Cuts bite into toddler’s illiteracy initiative

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Little Jasia reading photo by Karolina Przeklas

 

Despite the promise from Islington Council not to implement cuts to library services, the Baby Bounce and Rhyme sessions for parents and toddlers are being reduced.

The Labour government’s initiative to tackle child illiteracy started fifteen years ago, as part of the ‘Book Start’ scheme. Baby Bounce and Rhyme bring babies into contact with books. It’s an interactive way for parents to introduce toddlers to the fun and enjoyment of sharing nursery rhymes, action songs and simple percussion music. It brings a fun element to the council’s work with pre-school children. This is a vital service, especially to small children because it helps them to develop motor neuron skills and build their vocabulary.

Katya Davis, mother of one year Ciara, from Highbury New Park, said: “Both of us love coming here; this is a great half an hour. We sing, play and relax but most importantly it gives my little treasure a chance to socialize with other small people and that’s amazing to see how beneficial it is to them.”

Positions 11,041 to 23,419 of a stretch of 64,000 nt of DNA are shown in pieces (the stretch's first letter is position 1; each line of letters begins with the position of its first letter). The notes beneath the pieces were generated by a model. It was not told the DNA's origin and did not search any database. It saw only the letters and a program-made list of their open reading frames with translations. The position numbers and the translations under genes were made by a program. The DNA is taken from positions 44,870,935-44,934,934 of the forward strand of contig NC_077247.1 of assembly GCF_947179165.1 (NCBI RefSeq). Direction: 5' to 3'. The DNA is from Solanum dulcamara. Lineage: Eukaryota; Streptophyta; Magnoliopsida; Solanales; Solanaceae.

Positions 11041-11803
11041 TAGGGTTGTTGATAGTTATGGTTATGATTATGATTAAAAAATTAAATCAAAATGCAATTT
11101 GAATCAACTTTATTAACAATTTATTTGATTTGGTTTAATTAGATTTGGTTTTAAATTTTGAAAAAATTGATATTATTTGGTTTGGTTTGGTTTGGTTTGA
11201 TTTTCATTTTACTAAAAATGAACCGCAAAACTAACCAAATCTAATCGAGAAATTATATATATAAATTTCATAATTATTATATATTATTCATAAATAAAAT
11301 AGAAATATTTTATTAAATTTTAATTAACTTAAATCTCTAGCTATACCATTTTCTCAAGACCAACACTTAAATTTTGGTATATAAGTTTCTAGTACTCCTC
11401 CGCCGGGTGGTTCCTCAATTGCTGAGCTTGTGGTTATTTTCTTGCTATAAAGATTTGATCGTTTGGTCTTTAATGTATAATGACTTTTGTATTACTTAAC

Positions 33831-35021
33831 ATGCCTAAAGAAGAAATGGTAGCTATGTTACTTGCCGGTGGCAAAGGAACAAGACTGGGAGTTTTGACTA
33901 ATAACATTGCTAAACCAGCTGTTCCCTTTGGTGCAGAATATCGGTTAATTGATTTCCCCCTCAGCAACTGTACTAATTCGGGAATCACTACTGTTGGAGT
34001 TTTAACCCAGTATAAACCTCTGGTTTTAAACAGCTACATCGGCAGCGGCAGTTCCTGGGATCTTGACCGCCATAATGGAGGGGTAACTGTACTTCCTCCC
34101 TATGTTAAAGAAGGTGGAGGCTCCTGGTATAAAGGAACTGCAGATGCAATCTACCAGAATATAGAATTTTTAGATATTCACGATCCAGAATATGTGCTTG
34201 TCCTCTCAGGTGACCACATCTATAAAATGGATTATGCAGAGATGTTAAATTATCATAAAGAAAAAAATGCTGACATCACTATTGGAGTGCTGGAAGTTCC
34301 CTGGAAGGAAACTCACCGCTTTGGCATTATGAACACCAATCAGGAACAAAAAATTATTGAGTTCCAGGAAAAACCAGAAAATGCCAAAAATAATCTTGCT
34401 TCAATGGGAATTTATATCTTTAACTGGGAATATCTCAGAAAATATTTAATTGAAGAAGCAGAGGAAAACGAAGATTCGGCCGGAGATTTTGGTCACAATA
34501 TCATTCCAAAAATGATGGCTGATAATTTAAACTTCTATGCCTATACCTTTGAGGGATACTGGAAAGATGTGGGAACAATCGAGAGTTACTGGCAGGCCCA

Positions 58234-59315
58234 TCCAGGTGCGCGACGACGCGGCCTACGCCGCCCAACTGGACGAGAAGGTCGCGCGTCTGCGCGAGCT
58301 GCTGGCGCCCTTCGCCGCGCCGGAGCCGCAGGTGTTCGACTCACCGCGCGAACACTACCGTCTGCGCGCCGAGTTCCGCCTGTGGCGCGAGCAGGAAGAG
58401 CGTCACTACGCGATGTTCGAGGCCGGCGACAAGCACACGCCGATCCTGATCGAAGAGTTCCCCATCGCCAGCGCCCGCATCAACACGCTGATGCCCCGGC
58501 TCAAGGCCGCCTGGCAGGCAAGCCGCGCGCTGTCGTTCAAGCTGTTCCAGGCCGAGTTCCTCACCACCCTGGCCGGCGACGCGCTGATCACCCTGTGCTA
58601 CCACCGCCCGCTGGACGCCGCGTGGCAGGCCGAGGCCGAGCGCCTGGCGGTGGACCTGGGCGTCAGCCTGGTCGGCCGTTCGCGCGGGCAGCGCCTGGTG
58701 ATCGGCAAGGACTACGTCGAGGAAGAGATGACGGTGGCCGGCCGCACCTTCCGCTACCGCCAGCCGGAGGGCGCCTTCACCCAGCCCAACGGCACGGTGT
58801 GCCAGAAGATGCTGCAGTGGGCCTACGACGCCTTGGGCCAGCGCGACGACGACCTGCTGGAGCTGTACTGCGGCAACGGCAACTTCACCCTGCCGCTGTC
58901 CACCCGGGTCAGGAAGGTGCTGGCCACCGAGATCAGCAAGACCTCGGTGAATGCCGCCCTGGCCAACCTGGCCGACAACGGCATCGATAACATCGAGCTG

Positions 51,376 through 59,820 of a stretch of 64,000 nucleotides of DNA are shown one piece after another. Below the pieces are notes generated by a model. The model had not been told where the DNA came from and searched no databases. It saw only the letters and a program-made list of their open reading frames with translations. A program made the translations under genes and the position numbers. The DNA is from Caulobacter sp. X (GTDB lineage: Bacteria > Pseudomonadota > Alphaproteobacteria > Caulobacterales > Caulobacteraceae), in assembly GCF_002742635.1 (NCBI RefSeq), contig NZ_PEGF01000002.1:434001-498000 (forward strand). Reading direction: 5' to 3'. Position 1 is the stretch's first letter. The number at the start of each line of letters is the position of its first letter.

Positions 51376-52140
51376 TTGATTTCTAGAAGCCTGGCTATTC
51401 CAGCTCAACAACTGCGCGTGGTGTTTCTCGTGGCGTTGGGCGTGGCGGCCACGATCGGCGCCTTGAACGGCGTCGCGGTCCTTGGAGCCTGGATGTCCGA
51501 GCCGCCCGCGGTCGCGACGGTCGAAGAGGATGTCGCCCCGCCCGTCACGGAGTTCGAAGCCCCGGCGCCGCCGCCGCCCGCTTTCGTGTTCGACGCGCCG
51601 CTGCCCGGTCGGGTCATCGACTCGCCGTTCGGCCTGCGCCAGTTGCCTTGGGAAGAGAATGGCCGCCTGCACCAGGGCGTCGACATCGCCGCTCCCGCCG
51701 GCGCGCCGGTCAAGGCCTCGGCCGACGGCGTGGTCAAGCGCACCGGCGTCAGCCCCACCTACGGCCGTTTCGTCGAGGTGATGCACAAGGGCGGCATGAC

Adenike Johnson, senior children’s librarian from Islington Central Library said: “The key things for us are to keep the babies and parents in contact with books, and other resources we have. A lot of people don’t think you should introduce books to children until they start school, this could be very problematic, as it gives them a lot of disadvantages and they find it hard to catch up. So that’s something that we try to integrate and incorporate into the sessions: that the books are important for babies.”

The sessions are very popular, even though it’s a relatively new phenomenon; research has shown that being around books and other babies has tons of benefits, not only for children but also for the parents. Especially if their families are not living close by, some people can feel quite isolated. Joining Baby Bounce and Rhyme allows adults to be part of a community and find out about other activities that are happening in the local area. It also allows access to the other services that the library provides such as free Internet.

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